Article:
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Benchmarking health system performance across regions in Uganda: a systematic analysis of levels and trends in key maternal and child health interventions, 1990–2011

Overview of attention for article published in BMC Medicine, December 2015
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  • In the top 25% of all research outputs scored by Altmetric
  • High Attention Score compared to outputs of the same age (88th percentile)
  • Average Attention Score compared to outputs of the same age and source

Mentioned by

blogs
1 blog
twitter
11 tweeters

Citations

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10 Dimensions

Readers on

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98 Mendeley
Title
Benchmarking health system performance across regions in Uganda: a systematic analysis of levels and trends in key maternal and child health interventions, 1990–2011
Published in
BMC Medicine, December 2015
DOI 10.1186/s12916-015-0518-x
Pubmed ID
Authors

D. Allen Roberts, Marie Ng, Gloria Ikilezi, Anne Gasasira, Laura Dwyer-Lindgren, Nancy Fullman, Talemwa Nalugwa, Moses Kamya, Emmanuela Gakidou

Abstract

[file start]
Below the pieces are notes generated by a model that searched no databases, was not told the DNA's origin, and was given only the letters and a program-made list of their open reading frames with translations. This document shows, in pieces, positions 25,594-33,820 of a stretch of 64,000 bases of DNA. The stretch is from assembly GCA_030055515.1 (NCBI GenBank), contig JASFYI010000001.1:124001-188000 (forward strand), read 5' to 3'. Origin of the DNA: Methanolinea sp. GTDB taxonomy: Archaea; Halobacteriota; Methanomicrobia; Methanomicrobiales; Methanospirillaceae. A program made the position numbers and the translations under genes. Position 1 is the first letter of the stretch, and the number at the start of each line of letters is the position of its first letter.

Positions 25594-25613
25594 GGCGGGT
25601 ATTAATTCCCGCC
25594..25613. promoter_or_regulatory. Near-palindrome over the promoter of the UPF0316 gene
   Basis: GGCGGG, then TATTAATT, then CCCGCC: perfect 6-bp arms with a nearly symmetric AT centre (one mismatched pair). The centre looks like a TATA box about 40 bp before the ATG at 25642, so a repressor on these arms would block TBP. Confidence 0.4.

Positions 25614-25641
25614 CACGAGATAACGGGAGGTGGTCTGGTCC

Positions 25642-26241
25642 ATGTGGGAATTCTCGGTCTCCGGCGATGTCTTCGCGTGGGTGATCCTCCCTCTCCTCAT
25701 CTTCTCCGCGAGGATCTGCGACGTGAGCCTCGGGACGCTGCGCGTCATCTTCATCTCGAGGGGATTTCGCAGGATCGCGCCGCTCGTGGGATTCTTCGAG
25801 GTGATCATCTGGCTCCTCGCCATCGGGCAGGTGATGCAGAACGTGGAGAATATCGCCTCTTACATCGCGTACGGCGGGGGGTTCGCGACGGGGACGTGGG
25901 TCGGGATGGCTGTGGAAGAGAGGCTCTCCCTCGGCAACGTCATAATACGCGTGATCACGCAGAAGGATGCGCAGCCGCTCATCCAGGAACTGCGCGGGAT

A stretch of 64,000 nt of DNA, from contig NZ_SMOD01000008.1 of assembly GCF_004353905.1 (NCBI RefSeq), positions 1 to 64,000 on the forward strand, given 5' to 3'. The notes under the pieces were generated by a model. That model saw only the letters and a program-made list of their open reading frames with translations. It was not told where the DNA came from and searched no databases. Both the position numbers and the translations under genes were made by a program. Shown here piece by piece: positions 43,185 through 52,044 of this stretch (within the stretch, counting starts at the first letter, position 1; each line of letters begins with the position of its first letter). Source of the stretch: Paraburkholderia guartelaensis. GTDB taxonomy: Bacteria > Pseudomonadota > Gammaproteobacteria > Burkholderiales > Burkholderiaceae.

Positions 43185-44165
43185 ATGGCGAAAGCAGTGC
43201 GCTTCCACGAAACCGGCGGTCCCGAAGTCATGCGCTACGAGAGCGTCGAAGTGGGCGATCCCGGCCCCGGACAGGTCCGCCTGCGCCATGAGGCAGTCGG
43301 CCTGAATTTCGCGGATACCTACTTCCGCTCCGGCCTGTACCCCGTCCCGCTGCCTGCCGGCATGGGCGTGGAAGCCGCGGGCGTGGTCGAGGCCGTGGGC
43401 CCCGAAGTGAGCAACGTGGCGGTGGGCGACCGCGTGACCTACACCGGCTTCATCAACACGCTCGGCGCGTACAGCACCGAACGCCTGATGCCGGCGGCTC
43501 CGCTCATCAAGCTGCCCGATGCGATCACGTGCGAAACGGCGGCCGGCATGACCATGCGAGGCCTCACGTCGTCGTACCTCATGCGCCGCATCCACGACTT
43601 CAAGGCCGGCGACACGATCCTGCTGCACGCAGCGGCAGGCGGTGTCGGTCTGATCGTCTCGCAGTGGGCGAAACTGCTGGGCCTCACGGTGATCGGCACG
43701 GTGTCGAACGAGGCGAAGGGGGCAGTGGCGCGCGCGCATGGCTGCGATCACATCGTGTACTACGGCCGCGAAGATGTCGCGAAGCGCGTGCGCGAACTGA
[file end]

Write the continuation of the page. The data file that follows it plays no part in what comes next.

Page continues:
Globally, countries are increasingly prioritizing the reduction of health inequalities and provision of universal health coverage. While national benchmarking has become more common, such work at subnational levels is rare. The timely and rigorous measurement of local levels and trends in key health interventions and outcomes is vital to identifying areas of progress and detecting early signs of stalled or declining health system performance. Previous studies have yet to provide a comprehensive assessment of Uganda's maternal and child health (MCH) landscape at the subnational level. By triangulating a number of different data sources - population censuses, household surveys, and administrative data - we generated regional estimates of 27 key MCH outcomes, interventions, and socioeconomic indicators from 1990 to 2011. After calculating source-specific estimates of intervention coverage, we used a two-step statistical model involving a mixed-effects linear model as an input to Gaussian process regression to produce regional-level trends. We also generated national-level estimates and constructed an indicator of overall intervention coverage based on the average of 11 high-priority interventions. National estimates often veiled large differences in coverage levels and trends across Uganda's regions. Under-5 mortality declined dramatically, from 163 deaths per 1,000 live births in 1990 to 85 deaths per 1,000 live births in 2011, but a large gap between Kampala and the rest of the country persisted. Uganda rapidly scaled up a subset of interventions across regions, including household ownership of insecticide-treated nets, receipt of artemisinin-based combination therapies among children under 5, and pentavalent immunization. Conversely, most regions saw minimal increases, if not actual declines, in the coverage of indicators that required multiple contacts with the health system, such as four or more antenatal care visits, three doses of oral polio vaccine, and two doses of intermittent preventive therapy during pregnancy. Some of the regions with the lowest levels of overall intervention coverage in 1990, such as North and West Nile, saw marked progress by 2011; nonetheless, sizeable disparities remained between Kampala and the rest of the country. Countrywide, overall coverage increased from 40 % in 1990 to 64 % in 2011, but coverage in 2011 ranged from 57 % to 70 % across regions. The MCH landscape in Uganda has, for the most part, improved between 1990 and 2011. Subnational benchmarking quantified the persistence of geographic health inequalities and identified regions in need of additional health systems strengthening. The tracking and analysis of subnational health trends should be conducted regularly to better guide policy decisions and strengthen responsiveness to local health needs.